They were escorted by the destroyers HMS Intrepid (Cdr. C.A. de W. Kitcat, RN), ORP Garland (Lt.Cdr. H. Eibel), the corvettes HMS Starwort (Lt.Cdr. N.W. Duck, RD, RNR), HMS Honeysuckle (Lt. H.H.D. MacKillican, DSC, RNR), the auxiliary AA ship HMS Alynbank (A/Capt.(rtd.) H.F. Nash, RN) and a local escort of four minesweepers HMS Bramble (Capt. J.H.F. Crombie, DSO, RN), HMS Seagull (Lt.Cdr. C.H. Pollock, RN), HMS Leda (A/Cdr.(rtd.) A.H. Wynne-Edwards, RN) and HMS Hazard (Lt.Cdr. J.R.A. Seymour, RN).
the next day (27th) the Murmask section of convoy QP 13 also went to sea. This was made up of 12 merchant ships
American City of Omaha (6124 GRT, built 1920), Heffron (7611 GRT, built 1919), Hybert (6120 GRT, built 1920), John Randolph (7191 GRT, built 1941), Mauna Kea (6064 GRT, built 1919), Nemaha (6501 GRT, built 1920), Richard Henry Lee (7191 GRT, built 1941),
British Atlantic (5414 GRT, built 1939), Empire Baffin (6978 GRT, built 1941), Empire Selwyn (7167 GRT, built 1941),
Panamanian Exterminator (6115 GRT, built 1924), Michigan (6419 GRT, built 1920),
They were escorted by the destroyers HMS Inglefield (Cdr. A.G. West, RN), HMS Achates (Lt.Cdr. A.A. Tait, DSO, RN), HMS Volunteer (Lt. A.S. Pomeroy, RN), the minesweepers HMS Niger (Cdr.ret.) A.J. Cubison, DSC and Bar, RN), HMS Hussar (Lt. R.C. Biggs, DSC, RN), the corvettes HMS Hyderabad (Lt. S.C.B. Hickman, RN), FFS Roselys and the A/S trawlers Lady Madeleine (T/Lt. W.G.Ogden, RNVR) and St. Elstan (Lt. R.M. Roberts, RNR). Also three Russian destroyers (Grozniy, Gremyashchiy and Valerian Kyubishev) joined the escort of convoy QP 13 as far as 30 degrees East.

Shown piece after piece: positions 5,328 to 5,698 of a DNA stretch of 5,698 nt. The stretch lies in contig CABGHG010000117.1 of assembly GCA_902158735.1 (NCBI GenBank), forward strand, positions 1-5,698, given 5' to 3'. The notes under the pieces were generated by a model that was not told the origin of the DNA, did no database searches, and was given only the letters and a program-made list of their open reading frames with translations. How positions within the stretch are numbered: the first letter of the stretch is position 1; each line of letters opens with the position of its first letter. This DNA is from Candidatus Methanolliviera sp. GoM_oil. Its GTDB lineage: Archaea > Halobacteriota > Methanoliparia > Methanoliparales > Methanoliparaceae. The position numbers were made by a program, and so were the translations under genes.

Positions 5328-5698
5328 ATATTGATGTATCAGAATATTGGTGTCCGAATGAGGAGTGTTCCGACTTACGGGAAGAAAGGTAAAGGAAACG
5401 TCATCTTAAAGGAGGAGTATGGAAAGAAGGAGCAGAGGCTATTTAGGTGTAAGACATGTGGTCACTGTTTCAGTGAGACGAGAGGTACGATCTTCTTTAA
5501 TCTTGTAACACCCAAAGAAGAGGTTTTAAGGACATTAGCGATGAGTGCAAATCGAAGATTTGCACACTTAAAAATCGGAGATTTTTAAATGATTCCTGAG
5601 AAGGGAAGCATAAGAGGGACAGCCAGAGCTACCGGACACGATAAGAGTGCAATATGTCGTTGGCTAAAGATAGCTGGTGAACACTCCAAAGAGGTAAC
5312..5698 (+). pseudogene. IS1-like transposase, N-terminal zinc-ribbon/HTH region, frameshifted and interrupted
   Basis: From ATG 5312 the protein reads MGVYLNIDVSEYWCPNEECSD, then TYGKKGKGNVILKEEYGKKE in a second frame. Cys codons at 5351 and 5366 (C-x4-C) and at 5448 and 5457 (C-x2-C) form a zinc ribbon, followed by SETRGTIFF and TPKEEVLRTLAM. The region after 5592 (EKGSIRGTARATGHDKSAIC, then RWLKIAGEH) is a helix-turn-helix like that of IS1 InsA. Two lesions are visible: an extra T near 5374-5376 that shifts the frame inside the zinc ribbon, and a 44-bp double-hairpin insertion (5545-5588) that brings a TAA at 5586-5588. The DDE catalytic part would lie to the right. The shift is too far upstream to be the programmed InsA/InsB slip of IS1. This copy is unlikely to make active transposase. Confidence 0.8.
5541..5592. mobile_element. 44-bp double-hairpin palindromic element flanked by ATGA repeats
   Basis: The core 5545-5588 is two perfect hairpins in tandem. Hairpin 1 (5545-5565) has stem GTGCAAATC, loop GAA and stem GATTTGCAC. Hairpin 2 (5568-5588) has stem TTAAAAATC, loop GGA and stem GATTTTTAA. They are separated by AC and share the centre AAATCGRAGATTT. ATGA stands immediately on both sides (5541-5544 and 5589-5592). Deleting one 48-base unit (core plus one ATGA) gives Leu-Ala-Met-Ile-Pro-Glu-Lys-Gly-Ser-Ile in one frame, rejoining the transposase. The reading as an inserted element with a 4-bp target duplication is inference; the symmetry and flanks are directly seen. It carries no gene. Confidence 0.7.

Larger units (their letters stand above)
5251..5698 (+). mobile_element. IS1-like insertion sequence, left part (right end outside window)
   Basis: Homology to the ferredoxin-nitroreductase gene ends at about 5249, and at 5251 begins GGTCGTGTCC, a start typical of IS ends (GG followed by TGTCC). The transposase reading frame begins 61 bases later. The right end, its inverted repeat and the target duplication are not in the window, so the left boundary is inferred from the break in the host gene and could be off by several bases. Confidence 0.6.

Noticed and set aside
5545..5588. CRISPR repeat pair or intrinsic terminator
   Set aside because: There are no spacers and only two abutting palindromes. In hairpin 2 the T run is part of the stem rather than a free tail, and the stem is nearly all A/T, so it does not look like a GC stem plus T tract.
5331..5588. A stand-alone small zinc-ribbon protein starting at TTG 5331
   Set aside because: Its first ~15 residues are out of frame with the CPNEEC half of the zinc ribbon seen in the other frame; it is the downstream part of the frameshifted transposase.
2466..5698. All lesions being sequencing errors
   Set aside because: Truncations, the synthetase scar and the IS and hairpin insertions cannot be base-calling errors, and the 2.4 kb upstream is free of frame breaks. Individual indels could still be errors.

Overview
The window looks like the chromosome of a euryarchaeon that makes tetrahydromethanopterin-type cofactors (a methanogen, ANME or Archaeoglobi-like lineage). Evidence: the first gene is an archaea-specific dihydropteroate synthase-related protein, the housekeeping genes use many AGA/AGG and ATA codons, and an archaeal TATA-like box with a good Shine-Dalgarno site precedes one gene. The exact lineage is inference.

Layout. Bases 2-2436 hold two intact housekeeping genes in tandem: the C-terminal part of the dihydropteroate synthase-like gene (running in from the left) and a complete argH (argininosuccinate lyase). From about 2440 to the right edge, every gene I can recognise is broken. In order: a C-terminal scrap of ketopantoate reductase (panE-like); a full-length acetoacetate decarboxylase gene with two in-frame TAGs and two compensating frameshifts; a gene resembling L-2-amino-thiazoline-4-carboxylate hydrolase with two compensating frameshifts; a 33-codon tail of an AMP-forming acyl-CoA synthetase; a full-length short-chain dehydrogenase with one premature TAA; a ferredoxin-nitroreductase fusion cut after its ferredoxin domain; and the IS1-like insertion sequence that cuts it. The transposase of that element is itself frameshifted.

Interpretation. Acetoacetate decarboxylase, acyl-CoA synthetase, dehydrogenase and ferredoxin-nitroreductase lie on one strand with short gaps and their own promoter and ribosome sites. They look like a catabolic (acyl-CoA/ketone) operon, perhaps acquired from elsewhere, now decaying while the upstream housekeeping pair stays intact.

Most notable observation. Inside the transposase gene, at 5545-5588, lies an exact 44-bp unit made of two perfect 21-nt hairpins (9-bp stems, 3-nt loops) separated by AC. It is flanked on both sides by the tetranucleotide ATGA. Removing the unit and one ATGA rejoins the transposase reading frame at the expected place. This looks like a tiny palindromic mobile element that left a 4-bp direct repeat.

To cover these convoy operations a close cover force departed Hvalfjordur, Iceland on 30 June to take up a position to the north of convoy PQ 17. This force was made up of the British heavy cruisers HMS London (Capt. R.M. Servaes, CBE, RN), HMS Norfolk (Capt. E.G.H. Bellars, RN), as well as the American heavy cruisers USS Tuscaloosa (Capt. L.P. Johnson, USN) and USS Wichita (Capt. H.W. Hill, USN). They were escorted by the British destroyer HMS Somali (Capt. J.W.M. Eaton, DSO, DSC, RN) and the American destroyers USS Rowan (Lt.Cdr. B.R. Harrison, Jr., USN) and USS Wainwright (Lt.Cdr. R.H. Gibbs, USN).
A distant cover force had meanwhile sailed from Scapa Flow late on the 29th to take up a cover position north-east of Jan Mayen Island. This force was made up of battleships HMS Duke of York (Capt. C.H.J. Harcourt, CBE, RN, with the Commander-in-Chief Home Fleet, Admiral Sir J. Tovey, KCB, KBE, DSO, RN on board), USS Washington (Capt. H.H.J. Benson, USN, with Rear-Admiral R.C. Griffen, USN on board), aircraft carrier HMS Victorious (Capt. H.C. Bovell, CBE, RN, with Vice-Admiral Sir B. Fraser, CB, KBE, RN, second in command Home Fleet on board), heavy cruiser HMS Cumberland (Capt. A.H. Maxwell-Hyslop, AM, RN), light cruiser HMS Nigeria (Capt. S.H. Paton, RN, with Rear-Admiral Sir H.M. Burrough, CB, DSO, RN, commanding Cruiser Squadron 10 on board). They were escorted by the destroyers HMS Faulknor (Capt. A.K. Scott-Moncrieff, RN, Capt. 8th Destroyer Flotilla), HMS Escapade (Lt.Cdr. E.N.V. Currey, DSC, RN), HMS Martin (Cdr. C.R.P. Thomson, RN), HMS Marne (Lt.Cdr. H.N.A. Richardson, DSC, RN), HMS Onslaught (Cdr. W.H. Selby, RN), HMS Middleton (Lt.Cdr. D.C. Kinloch, RN), HMS Blankney (Lt.Cdr. P.F. Powlett, RN) and HMS Wheatland (Lt.Cdr. R.de.L Brooke, RN). The destroyers HMS Onslow (Capt. H.T. Armstong, DSC and Bar, RN, Capt. 17th Destroyer Flotilla), HMS Ashanti (Cdr. R.G. Onslow, RN), USS Mayrant (Cdr. C.C. Hartman, USN) and USS Rhind (Lt.Cdr. H.T. Read, USN) meanwhile arrived at Seidisfiord, Iceland from Scapa Flow to fuel before joining the Battlefleet at sea later.